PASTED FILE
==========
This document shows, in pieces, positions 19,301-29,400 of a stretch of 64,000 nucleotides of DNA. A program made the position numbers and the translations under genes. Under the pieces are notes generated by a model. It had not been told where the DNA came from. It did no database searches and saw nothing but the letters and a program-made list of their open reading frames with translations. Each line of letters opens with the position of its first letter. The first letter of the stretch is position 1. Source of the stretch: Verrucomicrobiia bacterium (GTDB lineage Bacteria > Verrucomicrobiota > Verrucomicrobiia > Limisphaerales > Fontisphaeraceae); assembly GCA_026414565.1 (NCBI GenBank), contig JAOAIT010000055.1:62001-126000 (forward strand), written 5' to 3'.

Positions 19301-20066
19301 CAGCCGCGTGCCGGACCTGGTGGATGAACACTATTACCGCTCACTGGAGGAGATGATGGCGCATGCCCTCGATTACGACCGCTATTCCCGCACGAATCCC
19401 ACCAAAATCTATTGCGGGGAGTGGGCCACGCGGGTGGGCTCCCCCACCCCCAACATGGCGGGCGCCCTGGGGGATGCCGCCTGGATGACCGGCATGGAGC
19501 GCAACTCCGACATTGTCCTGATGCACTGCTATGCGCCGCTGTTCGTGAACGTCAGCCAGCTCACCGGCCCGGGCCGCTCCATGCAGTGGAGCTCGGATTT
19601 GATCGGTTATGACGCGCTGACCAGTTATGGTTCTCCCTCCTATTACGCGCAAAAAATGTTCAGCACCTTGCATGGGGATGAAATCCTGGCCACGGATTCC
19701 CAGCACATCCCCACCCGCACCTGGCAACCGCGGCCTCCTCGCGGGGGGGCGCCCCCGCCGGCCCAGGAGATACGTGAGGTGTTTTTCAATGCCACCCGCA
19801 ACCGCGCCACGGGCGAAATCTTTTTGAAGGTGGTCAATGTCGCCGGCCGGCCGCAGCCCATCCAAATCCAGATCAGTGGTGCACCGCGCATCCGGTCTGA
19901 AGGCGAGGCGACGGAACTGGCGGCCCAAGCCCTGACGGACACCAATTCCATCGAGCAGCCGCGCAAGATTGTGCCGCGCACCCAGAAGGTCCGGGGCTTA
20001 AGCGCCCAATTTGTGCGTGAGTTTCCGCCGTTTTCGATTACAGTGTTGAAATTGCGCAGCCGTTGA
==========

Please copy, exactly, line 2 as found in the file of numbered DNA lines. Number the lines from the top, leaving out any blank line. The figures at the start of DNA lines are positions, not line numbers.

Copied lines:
Positions 19301-20066